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Using multiple threads¶
Threads allow simultaneous execution of code. It allows off-loading work from the main thread.
Godot supports threads and provides many handy functions to use them.
If using other languages (C#, C++), it may be easier to use the threading classes they support.
Before using a built-in class in a thread, read Thread-safe APIs first to check whether it can be safely used in a thread.
Creating a Thread¶
To create a thread, use the following code:
var thread: Thread # The thread will start here. func _ready(): thread = Thread.new() # You can bind multiple arguments to a function Callable. thread.start(_thread_function.bind("Wafflecopter")) # Run here and exit. # The argument is the bound data passed from start(). func _thread_function(userdata): # Print the userdata ("Wafflecopter") print("I'm a thread! Userdata is: ", userdata) # Thread must be disposed (or "joined"), for portability. func _exit_tree(): thread.wait_to_finish()
Your function will, then, run in a separate thread until it returns. Even if the function has returned already, the thread must collect it, so call Thread.wait_to_finish(), which will wait until the thread is done (if not done yet), then properly dispose of it.
Creating threads at run-time is slow on Windows and should be avoided to prevent stuttering. Semaphores, explained later on this page, should be used instead.
Accessing objects or data from multiple threads is not always supported (if you do it, it will cause unexpected behaviors or crashes). Read the Thread-safe APIs documentation to understand which engine APIs support multiple thread access.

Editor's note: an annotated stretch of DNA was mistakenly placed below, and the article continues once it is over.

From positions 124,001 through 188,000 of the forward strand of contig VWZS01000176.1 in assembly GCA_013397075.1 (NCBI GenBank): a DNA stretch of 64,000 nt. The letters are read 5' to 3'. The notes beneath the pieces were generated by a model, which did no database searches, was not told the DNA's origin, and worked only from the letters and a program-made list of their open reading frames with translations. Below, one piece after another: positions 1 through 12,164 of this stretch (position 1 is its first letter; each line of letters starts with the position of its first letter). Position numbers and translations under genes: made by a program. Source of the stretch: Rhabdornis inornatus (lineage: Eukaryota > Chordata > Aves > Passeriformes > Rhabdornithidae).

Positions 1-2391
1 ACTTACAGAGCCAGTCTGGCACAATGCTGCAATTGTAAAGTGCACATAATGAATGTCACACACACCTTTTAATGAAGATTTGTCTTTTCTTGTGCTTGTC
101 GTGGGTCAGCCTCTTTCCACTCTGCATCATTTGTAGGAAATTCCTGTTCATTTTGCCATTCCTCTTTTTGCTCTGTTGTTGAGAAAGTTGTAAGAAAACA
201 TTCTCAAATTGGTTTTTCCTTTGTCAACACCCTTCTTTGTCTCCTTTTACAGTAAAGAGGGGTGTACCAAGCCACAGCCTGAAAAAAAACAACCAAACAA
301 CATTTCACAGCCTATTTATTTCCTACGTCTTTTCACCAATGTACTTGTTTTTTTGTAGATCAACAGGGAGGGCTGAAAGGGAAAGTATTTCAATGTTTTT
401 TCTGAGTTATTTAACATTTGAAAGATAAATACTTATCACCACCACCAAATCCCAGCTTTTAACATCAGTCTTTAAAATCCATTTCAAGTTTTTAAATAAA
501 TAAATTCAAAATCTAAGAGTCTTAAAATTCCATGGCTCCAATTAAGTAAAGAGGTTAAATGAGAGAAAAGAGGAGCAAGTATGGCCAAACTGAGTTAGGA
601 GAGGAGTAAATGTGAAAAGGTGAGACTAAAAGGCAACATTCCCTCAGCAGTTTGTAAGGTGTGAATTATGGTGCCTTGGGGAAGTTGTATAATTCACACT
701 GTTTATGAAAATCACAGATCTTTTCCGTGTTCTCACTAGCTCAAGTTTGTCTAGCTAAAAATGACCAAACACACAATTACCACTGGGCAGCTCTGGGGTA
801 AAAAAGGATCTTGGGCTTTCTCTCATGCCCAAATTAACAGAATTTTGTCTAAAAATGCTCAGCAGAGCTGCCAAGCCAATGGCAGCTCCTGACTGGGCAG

When processing your own data or calling your own functions, as a rule, try to avoid accessing the same data directly from different threads. You may run into synchronization problems, as the data is not always updated between CPU cores when modified. Always use a Mutex when accessing a piece of data from different threads.
When calling Mutex.lock(), a thread ensures that all other threads will be blocked (put on suspended state) if they try to lock the same mutex. When the mutex is unlocked by calling Mutex.unlock(), the other threads will be allowed to proceed with the lock (but only one at a time).
Here is an example of using a Mutex:
var counter := 0 var mutex: Mutex var thread: Thread # The thread will start here. func _ready(): mutex = Mutex.new() thread = Thread.new() thread.start(_thread_function) # Increase value, protect it with Mutex. mutex.lock() counter += 1 mutex.unlock() # Increment the value from the thread, too. func _thread_function(): mutex.lock() counter += 1 mutex.unlock() # Thread must be disposed (or "joined"), for portability. func _exit_tree(): thread.wait_to_finish() print("Counter is: ", counter) # Should be 2.
Sometimes you want your thread to work "on demand". In other words, tell it when to work and let it suspend when it isn't doing anything. For this, Semaphores are used. The function Semaphore.wait() is used in the thread to suspend it until some data arrives.
The main thread, instead, uses Semaphore.post() to signal that data is ready to be processed:
var counter := 0 var mutex: Mutex var semaphore: Semaphore var thread